For all of its shortcomings, there is no question, the MOT has over the years plugged important market gaps with its own innovations, not only in marketing, but also product development. The civil servants who work for the MOT do mean well and they work hard to fulfil the mission of the organisation. In many respects the public/private sector relationship that exists in the tourism industry is something to be celebrated and modelled.
But we must not let our pride and good intentions make us blind to our own weaknesses or limitations. From some angles, the enviable relationship between the MOT and the private sector looks incestuous.
As the need for product expansion and innovation becomes more and more critical and young entrepreneurs mature, Bahamians are not going to just pass up emerging opportunities. They are going to take risks and start new businesses that defy the logic of the analogue mind. The MOT must examine its role and function in light of this approaching wave.
Fundamentally, the MOT has a delicate balance to strike: it must act like a business (for marketing is a core business strategy aimed at achieving business objectives), but it should not be in business. And if its service to the business community is justified in support of big business, then it should also be justified in support of small businesses.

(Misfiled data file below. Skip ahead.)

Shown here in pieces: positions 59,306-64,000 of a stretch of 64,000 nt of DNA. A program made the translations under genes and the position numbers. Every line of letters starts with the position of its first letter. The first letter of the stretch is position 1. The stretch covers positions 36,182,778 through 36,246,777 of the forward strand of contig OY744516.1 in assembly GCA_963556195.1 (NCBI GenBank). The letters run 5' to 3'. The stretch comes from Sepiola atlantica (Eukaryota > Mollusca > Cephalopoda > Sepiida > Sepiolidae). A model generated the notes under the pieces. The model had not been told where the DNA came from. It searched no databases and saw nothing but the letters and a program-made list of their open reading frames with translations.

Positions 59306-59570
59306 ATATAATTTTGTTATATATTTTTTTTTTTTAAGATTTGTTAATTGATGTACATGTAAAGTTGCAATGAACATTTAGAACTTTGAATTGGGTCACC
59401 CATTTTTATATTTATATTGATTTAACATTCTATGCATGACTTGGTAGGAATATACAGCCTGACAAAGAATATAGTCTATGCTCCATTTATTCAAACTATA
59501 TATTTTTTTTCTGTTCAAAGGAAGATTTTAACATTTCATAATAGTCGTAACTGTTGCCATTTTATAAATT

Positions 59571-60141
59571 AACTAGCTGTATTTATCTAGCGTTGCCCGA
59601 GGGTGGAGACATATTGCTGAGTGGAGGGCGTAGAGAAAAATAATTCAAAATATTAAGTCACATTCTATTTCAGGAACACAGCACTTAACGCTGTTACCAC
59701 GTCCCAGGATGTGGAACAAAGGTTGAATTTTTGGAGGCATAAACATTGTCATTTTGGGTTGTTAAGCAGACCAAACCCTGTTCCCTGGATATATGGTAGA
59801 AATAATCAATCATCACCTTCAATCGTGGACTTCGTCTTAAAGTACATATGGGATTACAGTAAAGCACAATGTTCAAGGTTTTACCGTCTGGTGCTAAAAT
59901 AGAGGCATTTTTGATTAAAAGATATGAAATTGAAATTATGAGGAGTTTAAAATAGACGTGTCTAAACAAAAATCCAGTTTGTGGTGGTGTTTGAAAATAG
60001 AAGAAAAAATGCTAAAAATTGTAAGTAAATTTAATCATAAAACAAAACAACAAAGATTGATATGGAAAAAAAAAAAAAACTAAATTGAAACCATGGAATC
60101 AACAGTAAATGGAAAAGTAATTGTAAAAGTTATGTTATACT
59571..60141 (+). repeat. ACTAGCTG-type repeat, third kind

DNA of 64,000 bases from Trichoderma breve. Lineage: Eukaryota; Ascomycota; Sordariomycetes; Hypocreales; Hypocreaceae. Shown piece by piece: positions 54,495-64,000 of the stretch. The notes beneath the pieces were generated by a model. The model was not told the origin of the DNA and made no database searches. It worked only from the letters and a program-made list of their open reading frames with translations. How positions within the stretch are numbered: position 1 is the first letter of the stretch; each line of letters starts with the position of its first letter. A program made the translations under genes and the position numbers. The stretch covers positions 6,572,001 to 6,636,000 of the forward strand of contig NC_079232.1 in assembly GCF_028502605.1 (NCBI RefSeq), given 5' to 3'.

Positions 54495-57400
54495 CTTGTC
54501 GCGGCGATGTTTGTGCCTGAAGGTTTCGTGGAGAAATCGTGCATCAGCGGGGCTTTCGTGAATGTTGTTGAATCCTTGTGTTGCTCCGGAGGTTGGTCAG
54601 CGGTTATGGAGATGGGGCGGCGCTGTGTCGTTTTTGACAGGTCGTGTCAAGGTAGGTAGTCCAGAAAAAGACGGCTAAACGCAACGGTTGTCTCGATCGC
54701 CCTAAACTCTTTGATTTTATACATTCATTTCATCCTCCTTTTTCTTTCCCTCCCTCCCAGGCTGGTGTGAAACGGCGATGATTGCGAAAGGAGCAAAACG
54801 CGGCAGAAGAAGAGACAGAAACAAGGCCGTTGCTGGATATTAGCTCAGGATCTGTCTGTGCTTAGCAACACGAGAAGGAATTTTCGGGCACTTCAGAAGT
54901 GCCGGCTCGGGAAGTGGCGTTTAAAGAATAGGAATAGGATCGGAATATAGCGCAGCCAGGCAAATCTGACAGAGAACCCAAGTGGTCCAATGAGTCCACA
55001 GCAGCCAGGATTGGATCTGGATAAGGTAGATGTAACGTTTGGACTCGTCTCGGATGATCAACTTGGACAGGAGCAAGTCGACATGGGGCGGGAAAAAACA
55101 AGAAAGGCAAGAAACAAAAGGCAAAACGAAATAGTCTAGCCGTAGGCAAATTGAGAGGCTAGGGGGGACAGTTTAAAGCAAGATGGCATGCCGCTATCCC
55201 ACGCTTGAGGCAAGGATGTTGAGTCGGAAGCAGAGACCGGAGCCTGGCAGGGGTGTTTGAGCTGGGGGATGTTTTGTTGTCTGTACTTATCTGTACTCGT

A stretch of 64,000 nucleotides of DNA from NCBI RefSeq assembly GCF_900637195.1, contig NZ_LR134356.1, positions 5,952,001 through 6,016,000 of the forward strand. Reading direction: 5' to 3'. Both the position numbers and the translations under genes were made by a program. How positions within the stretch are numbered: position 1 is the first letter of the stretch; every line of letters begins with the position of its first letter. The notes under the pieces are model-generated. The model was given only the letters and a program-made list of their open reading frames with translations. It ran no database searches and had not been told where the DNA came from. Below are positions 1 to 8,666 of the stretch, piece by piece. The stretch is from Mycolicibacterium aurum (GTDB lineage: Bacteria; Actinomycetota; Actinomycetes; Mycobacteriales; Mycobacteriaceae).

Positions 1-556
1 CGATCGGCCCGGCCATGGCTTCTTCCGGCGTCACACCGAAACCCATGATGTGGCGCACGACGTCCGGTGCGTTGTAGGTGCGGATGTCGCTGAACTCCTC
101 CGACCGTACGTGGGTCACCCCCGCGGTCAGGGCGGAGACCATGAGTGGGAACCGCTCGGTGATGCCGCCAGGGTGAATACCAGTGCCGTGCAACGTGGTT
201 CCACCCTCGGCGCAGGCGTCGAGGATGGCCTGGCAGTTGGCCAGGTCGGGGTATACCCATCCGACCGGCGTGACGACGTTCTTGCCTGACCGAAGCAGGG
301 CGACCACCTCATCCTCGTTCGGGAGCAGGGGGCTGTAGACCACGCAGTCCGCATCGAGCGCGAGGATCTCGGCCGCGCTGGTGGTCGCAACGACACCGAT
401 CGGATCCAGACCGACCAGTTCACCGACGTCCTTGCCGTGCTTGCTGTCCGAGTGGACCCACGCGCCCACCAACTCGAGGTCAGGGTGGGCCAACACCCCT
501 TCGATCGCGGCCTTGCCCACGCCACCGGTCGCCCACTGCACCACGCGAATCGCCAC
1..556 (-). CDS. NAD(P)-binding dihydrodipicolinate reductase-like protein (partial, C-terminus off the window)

I am encouraged by young Bahamian entrepreneurs and I know they will do what is necessary despite the MOT or the wider business environment. There is no question, tourism in the Bahamas is badly in need of product development and modernization and it is the innovators, the young entrepreneurs, small and niche businesses that are the hope for the future.
As for the MOT, it if wants to do right by the future, it needs to engage in self-examination and create a way forward that reshapes its relationship with innovators, startups and small businesses, who possess different needs to established and large businesses.
The MOT’s challenge is to value and support small and niche businesses; facilitate modernisation in the small business sector; encourage product development, especially through diversification into non-traditional areas of the business; recognize and nourish the talents of true innovators. Fundamentally, the MOT is called to be a facilitator not a gatekeeper; be a partner not a competitor; and to truly support the business of tourism, not merely justify its own existence.
• (Noelle Khalila Nicolls is The Tribune’s Features Editor. Follow her on Twitter @explorebahamas. For questions or comments, email firstname.lastname@example.org).